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Perfect Meringues - A Tutorial



Today I am going to teach you how to make perfect meringues.  Making meringues is probably one of the things that can strike fear into even the most seasoned of cooks, and yes, they can be a bit tricky and a bit temperamental, but if you follow my tips and guidelines there is no reason why you can't be a great meringue maker.  Crisp on the outside and as light as air! 



Making meringues is not a process that can be rushed.  Slow and steady always wins the race here.  A few of my tips to help you get perfect meringues is to always use room temperature egg whites.  Also use older eggs.  Older, room temperature egg whites give you a lot more volume.  Fresh egg whites just won't beat up the way you want them to. Make sure your eggs are at least a week old.


You also always want to make sure your beaters and bowls are scrupulously clean and grease free.  That's why I always use a glass bowl. I always use an electric hand whisk. Its easier to control the speed with an electric hand whisk.  I always start off at a low speed and then increase it incrementally . . . 


So here you have my egg whites, in a clean bowl, at room temperature.  I start on low and slowly beat, until they start to look opaque, and only then do I advance to a medium speed. Egg white contains chains of proteins that need to stretch slowly so they trap optimum air. If you beat them too fast, you risk snapping some of the chains permanently, making an unstable foam that’s likely to collapse when you add the sugar. Continue to whisk at medium speed, until they double in volume and resemble a white fluffy cloud.  You don't want them to look dry.


Only after they reach this stage do you start to add the sugar.  Again slow and steady wins the race.  I use caster sugar, which is a fine grained granulated sugar.  It makes for a much stabler mixture and creates crisp on the outside, soft on the inside meringues.  If you don't have caster sugar, you can whirr regular granulated sugar in a food processor until it is finer.  Add the sugar a bit at a time while you continue to beat the egg whites. I add it a spoonful at a time, which gives it a chance to melt into the egg whites. 


Once you have all the sugar in you will have a white glossy billowy mixture like what you see in the above photo.  Thick and glossy, but again, not dry.


The general rule of thumb is that you will use an equivalent weight of egg white and sugar.  I like to use half caster and half icing/confectioners sugar.  I fold the confectioners sugar into the whites, in thirds, making sure its well incorporated also.  It should look roughly like this, with no lumps or bumps.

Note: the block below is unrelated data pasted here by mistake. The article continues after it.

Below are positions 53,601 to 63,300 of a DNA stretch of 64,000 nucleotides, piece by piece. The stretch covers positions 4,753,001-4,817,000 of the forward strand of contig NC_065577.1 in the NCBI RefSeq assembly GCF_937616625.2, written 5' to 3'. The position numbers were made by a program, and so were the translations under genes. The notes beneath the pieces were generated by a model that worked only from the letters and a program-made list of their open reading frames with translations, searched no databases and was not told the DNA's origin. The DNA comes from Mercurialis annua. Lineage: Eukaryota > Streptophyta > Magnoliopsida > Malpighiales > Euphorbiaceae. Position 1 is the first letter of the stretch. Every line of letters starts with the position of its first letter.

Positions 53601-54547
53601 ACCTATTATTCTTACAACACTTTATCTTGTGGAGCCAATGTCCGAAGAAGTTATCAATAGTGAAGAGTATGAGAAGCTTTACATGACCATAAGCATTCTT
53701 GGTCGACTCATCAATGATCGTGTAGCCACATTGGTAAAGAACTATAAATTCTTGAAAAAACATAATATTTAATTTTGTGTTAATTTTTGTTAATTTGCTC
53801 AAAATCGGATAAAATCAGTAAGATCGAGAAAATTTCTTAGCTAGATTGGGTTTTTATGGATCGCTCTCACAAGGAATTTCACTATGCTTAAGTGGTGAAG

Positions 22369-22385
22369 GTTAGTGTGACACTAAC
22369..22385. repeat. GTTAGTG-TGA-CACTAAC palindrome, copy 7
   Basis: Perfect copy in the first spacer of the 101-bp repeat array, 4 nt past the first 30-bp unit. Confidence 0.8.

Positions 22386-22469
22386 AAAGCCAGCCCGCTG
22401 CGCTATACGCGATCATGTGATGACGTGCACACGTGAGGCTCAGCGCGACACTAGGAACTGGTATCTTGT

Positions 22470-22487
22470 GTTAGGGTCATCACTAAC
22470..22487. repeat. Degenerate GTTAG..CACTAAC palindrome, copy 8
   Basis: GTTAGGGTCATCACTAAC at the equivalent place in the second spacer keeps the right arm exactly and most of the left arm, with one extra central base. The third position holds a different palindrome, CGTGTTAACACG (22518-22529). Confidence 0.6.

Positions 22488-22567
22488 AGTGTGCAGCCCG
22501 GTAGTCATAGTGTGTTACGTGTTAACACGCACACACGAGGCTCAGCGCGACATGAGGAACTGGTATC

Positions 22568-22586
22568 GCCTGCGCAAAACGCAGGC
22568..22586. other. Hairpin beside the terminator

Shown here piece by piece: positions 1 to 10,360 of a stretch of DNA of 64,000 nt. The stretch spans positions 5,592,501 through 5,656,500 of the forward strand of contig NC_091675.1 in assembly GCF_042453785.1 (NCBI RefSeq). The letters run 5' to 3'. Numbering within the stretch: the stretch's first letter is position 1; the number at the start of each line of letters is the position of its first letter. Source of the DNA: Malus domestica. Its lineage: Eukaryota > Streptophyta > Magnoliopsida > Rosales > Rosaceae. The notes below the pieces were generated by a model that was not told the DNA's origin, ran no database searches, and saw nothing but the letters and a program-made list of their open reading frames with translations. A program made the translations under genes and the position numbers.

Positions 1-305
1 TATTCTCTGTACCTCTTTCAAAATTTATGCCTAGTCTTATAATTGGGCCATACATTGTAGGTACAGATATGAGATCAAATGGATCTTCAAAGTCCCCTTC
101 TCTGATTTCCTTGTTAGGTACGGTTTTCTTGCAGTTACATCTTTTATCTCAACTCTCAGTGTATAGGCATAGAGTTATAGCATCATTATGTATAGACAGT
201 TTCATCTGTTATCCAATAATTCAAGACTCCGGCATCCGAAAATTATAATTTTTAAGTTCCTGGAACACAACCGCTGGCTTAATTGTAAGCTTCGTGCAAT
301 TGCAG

Its ready now to spoon onto a baking tray.  Line your tray with baking parchment.  The chemistry in meringues, which is means they are high in sugar, means that they want to stick to things, so I find that using a silicone baking sheet liner or baking parchment works the best.  Make sure you leave plenty of space between them as they will puff up as they bake and you don't want them to end up touching each other.  You want the air to be able to move freely around them.  This is also when I sprinkle on any nuts if I am using them. 


Bake them again, long and slow.  At a low temperature.  This allows the meringues to bake without over-colouring.  They should be mostly white or at the very least a very light tan colour when they are done.  Baking them at a higher temperature means that they will darken in colour and you won't get that nice crisp exterior with that soft mallow-like centre.  




When done they will be as light and fluffy as air, with a beautifully crisp exterior.  They might crack a bit, but that's okay. Its only when you make larger ones that they really crack.  The smaller ones might not crack at all.  If you tap them on the bottom they will sound hollow. They will be barely coloured at all.


Perfect meringues are beautifully light and crisp and wonderful on their own, but are especially lovely when served with fresh fruit and cream.  Today I served them with some fresh Scottish raspberries and some of the clotted cream I had left from the other day  . . . 



These make a beautiful dessert, simple and very light . . .  especially after a heavy meal.  You are eating crisp sweet air  . . .